Penalties for a probation violation can include revocation of your probation. If your probation is revoked, the judge may sentence you to the maximum sentence allowed for your original crime. For example, let’s say you were arrested for battery on a police office and were given two years of probation. If you violate your probation during the two years the judge may sentence you to five years of prison – the maximum allowed for the original charge of battery on a police office.
There are two categories of probation violations. A technical violation might include missing a probation meeting, changing your address without obtaining permission, missing a court payment, not completing court ordered community help, classes, etc. A substantive violation occurs when you have been accused of committing a new criminal offense.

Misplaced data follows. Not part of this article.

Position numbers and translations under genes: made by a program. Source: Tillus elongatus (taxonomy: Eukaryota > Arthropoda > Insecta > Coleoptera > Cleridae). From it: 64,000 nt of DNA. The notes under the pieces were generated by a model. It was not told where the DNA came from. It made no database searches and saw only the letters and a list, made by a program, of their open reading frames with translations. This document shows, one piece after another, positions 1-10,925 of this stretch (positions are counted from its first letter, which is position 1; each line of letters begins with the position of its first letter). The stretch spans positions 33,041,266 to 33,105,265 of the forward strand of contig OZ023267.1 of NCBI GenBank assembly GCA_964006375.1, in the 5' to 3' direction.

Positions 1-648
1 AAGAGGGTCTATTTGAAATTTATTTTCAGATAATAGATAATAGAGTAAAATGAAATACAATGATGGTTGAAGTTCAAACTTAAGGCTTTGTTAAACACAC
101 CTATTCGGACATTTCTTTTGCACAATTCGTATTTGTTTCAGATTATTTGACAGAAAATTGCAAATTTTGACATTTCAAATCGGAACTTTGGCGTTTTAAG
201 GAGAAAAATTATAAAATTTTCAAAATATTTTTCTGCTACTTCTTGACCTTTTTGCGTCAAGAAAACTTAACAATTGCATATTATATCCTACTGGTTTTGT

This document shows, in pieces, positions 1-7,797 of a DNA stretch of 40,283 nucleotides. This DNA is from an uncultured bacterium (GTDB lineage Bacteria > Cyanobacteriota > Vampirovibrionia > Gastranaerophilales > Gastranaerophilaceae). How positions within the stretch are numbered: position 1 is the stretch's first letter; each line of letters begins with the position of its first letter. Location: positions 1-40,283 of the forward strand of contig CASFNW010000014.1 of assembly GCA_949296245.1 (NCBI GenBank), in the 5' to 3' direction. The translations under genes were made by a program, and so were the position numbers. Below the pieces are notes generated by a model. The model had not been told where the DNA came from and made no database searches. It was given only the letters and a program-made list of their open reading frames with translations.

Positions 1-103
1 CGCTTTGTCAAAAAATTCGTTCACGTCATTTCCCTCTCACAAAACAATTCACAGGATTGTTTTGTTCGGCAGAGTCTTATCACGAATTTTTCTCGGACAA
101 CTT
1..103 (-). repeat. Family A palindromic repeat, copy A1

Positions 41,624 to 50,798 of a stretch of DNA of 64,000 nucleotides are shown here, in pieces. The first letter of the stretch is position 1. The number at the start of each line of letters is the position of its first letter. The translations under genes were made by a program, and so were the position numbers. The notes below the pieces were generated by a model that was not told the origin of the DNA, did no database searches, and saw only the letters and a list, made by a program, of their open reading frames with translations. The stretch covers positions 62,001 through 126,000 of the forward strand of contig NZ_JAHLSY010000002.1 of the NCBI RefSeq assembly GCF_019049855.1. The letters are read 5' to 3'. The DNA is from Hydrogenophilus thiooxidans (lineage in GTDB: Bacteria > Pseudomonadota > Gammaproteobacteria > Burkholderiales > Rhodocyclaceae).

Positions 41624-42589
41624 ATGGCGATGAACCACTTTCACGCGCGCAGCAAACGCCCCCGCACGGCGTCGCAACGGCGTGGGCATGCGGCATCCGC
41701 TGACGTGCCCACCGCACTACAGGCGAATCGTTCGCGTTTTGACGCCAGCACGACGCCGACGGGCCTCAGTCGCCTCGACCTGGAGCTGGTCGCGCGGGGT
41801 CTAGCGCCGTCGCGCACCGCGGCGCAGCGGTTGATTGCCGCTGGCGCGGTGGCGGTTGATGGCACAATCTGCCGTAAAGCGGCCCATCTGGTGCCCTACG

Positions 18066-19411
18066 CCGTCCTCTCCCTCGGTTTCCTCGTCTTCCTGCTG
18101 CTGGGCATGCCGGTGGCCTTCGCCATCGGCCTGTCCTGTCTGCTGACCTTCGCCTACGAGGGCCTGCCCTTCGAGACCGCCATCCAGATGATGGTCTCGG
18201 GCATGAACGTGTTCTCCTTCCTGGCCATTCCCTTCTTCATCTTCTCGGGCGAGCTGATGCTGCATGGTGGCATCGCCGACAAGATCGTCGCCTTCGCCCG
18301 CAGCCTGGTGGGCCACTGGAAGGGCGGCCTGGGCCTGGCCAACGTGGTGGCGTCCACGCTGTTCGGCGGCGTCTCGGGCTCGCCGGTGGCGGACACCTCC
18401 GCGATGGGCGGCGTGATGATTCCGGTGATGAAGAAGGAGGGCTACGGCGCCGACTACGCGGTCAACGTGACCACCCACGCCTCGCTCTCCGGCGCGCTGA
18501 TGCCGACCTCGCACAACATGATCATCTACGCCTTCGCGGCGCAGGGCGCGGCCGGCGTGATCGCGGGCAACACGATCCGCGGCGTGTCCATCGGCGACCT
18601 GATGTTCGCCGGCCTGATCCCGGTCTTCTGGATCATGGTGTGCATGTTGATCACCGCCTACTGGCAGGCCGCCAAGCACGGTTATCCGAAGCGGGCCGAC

For any type of probation violation it would be wise to hire the help of an expert criminal defense attorney. Michael T. Rabideau has represented many clients facing probation violations. To schedule a free consultation with Michael, call his office today: (561) 820-4848